With the trailer attached the weight on our trucks rear axle is 7,450 pounds. This includes the stuff we are hauling in the bed of the truck, the hitch/pin weight of the trailer, loaded the passengers, fuel and whatever is shifted to the rear axle.
At 7450 pounds on the rear axle the weight exceeds the rating of the same truck that does not have dual rear tires by 450 pounds. Our hitch alone weights 220 pounds. I suspect if I took everything out of the bed of the truck, other than the hitch, I’d be closer to 7200 pounds. THE REAR AXLE RATING may set the actual limit of what you can tow.
Our trailer is rated for a gross weight of 16,000 pounds. We are 800 pounds under weight with a full tank of water and loaded for full time RV living. The rear axle weight on our truck would go up if we add more weight to the trailer.
If you want to guess at what would be the pin weight of a fifth wheel RV you can take the gross max weight of the trailer x 20%. The Weigh Master suggests using 25%. Either way, also add in a little for whatever you think you will have in the bed of the truck.
END OF MOST IMPORTANT – Know your truck’s rear axle rating.
I can see why not having a dually, long bed, diesel truck would be a benefit when you drive it every day. I really can.. Any long bed truck is harder to park and turn especially if you add two extra outside tires. If I only used the trailer while on vacation, there is no way I’d want a dually. But then again, I would not have bought the trailer we have if that was the case. Or if I flat out would not tolerate driving a dually then I’d buy a lighter trailer regardless, maybe something under 14,000 gross weight capacity or less.
The best advice I received before buying a truck was to get one setup to tow. Because towing is when you need to be the safest you can get.
I figured as we are fulltime RVers then our chances of having a crash or weight related issue would be more likely than if we used the trailer for vacations, if for no other reason than we are towing a lot of miles in one year compared to someone who uses their RV for vacation. And these dually trucks are very stable in high wind. If a tire goes flat in the back I’ve got three left to handle the weight while I drift to a stop.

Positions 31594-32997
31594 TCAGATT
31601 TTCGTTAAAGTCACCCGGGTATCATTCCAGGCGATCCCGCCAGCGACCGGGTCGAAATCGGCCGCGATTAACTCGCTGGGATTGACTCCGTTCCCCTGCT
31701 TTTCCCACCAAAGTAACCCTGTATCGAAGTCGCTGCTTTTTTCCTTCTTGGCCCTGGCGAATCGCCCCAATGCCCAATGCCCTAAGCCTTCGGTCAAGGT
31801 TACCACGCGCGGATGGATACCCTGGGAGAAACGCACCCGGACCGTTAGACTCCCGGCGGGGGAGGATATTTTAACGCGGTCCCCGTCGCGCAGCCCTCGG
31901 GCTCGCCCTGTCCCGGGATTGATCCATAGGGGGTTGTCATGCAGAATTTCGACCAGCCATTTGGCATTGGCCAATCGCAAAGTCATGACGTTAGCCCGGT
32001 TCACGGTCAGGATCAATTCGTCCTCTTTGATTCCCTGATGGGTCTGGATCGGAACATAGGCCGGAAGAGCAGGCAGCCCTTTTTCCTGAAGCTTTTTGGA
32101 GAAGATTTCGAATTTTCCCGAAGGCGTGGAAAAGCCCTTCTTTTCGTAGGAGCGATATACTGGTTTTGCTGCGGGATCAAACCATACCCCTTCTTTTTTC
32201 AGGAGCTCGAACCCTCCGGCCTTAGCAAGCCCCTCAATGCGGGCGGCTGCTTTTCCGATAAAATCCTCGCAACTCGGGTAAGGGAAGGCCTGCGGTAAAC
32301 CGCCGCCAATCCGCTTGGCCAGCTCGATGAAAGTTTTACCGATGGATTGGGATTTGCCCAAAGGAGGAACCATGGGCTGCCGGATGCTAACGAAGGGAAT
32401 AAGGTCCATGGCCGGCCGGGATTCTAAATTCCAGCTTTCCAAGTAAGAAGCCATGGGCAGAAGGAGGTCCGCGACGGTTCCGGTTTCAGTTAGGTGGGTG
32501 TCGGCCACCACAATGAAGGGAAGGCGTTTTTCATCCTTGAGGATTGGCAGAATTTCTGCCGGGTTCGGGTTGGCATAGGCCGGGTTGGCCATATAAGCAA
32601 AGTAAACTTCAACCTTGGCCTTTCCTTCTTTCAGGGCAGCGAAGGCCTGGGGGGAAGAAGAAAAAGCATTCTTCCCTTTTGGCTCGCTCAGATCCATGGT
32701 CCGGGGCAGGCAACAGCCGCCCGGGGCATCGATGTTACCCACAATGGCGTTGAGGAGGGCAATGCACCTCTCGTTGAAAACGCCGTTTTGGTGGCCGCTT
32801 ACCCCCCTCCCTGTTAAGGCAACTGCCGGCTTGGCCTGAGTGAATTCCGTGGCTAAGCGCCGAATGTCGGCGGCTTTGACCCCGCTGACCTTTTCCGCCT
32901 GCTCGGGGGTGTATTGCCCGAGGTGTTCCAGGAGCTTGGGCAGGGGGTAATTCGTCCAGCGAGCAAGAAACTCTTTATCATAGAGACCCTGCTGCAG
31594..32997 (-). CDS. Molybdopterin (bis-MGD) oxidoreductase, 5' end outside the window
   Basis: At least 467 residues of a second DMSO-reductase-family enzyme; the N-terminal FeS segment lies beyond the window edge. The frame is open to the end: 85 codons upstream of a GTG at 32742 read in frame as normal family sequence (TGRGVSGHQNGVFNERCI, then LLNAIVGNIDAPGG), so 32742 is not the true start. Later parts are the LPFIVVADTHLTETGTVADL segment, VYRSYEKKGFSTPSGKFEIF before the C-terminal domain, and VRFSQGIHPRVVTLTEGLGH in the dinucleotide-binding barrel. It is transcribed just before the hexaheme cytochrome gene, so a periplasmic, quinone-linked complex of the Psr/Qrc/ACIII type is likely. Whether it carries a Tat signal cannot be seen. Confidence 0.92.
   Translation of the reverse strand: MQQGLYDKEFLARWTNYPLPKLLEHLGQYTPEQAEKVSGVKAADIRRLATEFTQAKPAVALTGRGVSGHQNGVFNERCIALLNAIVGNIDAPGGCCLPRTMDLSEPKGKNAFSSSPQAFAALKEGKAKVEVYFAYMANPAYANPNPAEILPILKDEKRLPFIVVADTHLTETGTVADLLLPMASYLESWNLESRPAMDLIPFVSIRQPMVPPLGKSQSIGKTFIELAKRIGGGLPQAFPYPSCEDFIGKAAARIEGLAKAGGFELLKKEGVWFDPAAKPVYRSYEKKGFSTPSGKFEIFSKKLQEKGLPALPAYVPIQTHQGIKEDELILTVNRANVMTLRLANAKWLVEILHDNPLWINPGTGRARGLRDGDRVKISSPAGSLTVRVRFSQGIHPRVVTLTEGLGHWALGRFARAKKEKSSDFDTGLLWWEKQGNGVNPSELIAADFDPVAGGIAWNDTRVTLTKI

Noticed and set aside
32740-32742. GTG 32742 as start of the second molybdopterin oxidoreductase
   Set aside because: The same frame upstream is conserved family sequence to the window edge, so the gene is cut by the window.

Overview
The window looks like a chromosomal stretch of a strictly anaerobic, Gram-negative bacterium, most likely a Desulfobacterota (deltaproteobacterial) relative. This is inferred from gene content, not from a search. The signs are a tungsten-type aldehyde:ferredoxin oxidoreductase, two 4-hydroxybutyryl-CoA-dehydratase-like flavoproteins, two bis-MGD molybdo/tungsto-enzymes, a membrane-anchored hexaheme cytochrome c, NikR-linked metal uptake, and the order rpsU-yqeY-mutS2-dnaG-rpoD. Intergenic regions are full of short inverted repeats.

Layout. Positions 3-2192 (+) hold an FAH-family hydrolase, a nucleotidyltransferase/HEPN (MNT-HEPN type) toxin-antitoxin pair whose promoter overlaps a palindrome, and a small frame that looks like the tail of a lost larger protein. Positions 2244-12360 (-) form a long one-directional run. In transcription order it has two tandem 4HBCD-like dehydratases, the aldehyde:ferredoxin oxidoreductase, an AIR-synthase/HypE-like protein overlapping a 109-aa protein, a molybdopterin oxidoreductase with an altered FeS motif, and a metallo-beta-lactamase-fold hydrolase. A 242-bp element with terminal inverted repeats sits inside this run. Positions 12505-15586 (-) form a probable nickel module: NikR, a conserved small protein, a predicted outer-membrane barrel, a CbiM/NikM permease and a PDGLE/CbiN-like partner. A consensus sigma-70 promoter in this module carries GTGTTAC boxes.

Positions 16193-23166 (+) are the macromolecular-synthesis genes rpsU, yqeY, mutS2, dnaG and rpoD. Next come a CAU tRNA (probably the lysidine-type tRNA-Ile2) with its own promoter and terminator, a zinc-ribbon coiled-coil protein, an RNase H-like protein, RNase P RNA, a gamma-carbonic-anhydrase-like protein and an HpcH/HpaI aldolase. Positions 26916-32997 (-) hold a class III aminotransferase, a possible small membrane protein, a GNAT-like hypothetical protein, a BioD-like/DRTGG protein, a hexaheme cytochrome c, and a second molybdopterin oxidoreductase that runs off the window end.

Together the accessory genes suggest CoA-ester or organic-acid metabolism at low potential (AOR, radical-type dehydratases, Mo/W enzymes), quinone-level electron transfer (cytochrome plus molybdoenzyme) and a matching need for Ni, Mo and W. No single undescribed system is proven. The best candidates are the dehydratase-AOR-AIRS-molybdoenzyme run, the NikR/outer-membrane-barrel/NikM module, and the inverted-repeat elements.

The decision is yours to make.
I don’t have the charts for Chevy and Ford truck capacities. I had them when shopping for a truck however. All three brands build great trucks with almost identical warranties.
If you are towing anything near a 16,000 pound fifth wheel with a single rear wheel truck please watch what you put in the truck bed as you may be very close or just above the max weight the truck can handle per the manufacturer.
It was good to know that at this point we have 2,780 pounds of cargo in our trailer if you include a full fresh water tank with a weight of about 660 pounds. With no water we are at about 2,120 pounds of cargo. Glad I set a minimum cargo capacity of 3,000 pounds when we were shopping for our trailer. Deciding on your budget for a new RV rig and the minimum cargo capacity sure helps lower the number of RV’s to consider. Of course some required a lot less stuff when they travel. And others travel with an overloaded RV.
When the tires of the trailer are weighed individually we are more than 1,000 pounds under weight per tire. These Westlake G rated tires are rated at 4,400 pounds when the Goodyear G’s are rated for less weight. That’s a big reason you are seeing Westlakes on new trailers. Some call them China bombs but they are actually a South Korean Company. So are car companies Kia and Hyundai. So are the tires on all new Ram heavy duty trucks (Nexen).
Now to get Karen used to driving this truck. She drove our last truck but it was not this huge and the long truck bed is harder to turn around corners or in parking lots. Use of mirrors is important. She should have the freedom to drive wherever she wants.